The Adelphi now looks itself again, since its chief ornament,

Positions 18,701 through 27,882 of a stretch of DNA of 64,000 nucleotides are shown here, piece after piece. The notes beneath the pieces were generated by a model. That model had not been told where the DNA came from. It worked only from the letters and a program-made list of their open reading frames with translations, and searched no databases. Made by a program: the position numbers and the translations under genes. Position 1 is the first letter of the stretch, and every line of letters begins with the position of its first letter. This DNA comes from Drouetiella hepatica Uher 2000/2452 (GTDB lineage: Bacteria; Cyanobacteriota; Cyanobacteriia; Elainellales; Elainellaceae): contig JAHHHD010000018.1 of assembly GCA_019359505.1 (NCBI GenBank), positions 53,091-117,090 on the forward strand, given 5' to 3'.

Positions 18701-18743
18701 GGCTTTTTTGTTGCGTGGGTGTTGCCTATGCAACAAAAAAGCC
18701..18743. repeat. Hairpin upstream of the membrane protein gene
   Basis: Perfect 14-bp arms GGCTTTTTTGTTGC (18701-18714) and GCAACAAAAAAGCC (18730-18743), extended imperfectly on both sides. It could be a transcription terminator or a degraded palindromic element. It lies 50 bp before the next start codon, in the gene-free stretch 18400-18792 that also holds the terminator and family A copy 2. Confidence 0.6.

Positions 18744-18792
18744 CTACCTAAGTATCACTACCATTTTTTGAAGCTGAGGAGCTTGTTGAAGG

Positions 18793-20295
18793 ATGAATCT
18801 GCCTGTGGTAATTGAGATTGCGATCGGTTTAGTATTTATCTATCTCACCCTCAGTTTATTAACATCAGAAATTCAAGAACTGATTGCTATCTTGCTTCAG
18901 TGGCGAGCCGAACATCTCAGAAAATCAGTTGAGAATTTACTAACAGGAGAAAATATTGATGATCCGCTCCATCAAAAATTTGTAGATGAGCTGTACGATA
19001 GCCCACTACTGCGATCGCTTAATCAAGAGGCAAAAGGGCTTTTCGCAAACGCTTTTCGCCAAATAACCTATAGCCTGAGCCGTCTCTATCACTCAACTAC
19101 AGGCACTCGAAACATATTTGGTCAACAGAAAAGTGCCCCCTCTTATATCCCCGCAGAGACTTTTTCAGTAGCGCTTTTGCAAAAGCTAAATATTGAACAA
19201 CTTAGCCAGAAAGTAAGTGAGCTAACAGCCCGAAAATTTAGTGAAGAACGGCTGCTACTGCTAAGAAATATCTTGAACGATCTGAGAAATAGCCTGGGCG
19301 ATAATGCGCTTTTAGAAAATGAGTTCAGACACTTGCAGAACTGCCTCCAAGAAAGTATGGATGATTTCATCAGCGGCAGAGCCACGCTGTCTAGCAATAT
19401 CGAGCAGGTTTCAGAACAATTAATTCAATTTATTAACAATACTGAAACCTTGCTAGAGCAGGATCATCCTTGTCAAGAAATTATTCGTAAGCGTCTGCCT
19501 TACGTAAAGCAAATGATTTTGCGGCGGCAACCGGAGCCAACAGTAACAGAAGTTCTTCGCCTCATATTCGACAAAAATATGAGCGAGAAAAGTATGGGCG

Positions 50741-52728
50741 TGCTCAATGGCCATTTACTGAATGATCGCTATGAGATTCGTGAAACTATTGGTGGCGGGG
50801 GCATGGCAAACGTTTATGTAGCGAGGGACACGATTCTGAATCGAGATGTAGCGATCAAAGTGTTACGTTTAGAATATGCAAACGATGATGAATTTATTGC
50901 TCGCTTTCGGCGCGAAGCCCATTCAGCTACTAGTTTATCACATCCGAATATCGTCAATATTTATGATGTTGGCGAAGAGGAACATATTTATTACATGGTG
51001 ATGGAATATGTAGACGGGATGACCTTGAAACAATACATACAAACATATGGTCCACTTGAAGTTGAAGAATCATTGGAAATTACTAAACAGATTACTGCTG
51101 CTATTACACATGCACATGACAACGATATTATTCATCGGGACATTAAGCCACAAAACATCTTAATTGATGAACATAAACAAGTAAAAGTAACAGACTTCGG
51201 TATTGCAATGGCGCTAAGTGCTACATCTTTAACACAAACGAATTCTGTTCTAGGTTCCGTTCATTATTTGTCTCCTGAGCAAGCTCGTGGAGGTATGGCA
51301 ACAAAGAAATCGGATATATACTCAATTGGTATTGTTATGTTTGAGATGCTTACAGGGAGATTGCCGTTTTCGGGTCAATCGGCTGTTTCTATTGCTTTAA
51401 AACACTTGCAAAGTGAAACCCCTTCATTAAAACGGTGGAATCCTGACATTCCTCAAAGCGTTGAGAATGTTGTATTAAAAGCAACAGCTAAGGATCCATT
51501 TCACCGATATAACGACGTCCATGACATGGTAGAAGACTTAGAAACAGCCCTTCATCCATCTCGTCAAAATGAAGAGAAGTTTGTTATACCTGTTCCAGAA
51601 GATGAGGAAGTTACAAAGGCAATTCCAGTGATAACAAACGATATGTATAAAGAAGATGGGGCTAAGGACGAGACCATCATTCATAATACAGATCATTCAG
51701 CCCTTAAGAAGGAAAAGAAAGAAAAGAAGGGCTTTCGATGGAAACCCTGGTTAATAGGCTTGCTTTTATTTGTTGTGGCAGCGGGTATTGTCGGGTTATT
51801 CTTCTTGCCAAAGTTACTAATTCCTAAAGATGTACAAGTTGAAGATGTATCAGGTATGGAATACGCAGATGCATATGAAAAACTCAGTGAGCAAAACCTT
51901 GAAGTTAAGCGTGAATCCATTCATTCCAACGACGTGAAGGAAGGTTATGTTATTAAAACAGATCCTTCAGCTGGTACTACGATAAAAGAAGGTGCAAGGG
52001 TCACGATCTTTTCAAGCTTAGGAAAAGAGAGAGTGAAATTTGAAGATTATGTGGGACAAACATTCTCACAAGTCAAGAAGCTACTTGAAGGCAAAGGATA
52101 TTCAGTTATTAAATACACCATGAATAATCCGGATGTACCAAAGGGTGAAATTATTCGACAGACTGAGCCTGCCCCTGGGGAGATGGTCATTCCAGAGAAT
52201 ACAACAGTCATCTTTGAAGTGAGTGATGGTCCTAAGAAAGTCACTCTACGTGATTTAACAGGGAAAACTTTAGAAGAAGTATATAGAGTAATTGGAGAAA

the pride of the company and the favourite of the audience, has been restored to its stage : Mrs. YATES made her first appearance since her bereavement on Monday ; and was welcomed with enthusiastic delight, with which feelings of sympathy and respect were evidently mingled. She looks somewhat thinner, but extremely well : her acting is a little subdued, and more touching on that account. The part she plays in the new melodrama, called The Pride of Birth, is that of a wife whom her hus- band, a French Count, seeks to repudiate in order to escape the sneers at her humble origin : the wife induces him to abandon his intention by the very bold and original scheme of disguising herself as a man and winning all his fortune from him at play. This achievement mars the pathos of the character, and the villany and drollery so predominate that there is very little scope for the exhibition of serious emotion : this defect, however, was advantageous to the piece, and the audience were amused, though not very profoundly affected. LYON, the proud husband, bad a rather plebeian aspect and manner for an aristocrat ; and 0. &arra, his friend and confidante, looked more of the gaol-bird than the gentle. man, for all his furred and frogged coat : the red waistcoat he wore glared like the branding-iron. BEDFORD, both in rags and in uniform, is the veritable forcat ; and WRIGHT is a barber, in all but his wig, which is such a one as no perruquier would wear, and few could make, for the hairs stand on end in moments of panic terror. Mr. MAYNARD, who plays a sort of bachelor Lord Alicash, appears to have dipped his face into the wigmaker's box and brought up a quantity of flaxen curls ; but the part of a giggling simpleton is unsuited to him. 'WRIGHT was very comical ; and Mrs. GRATTAN, his spouse, looked as lax and blowsy as she is fat and fair. Mr. RODWELL, the composer, is the author of the piece; and, strange to say. he has forgotten to introduce a song.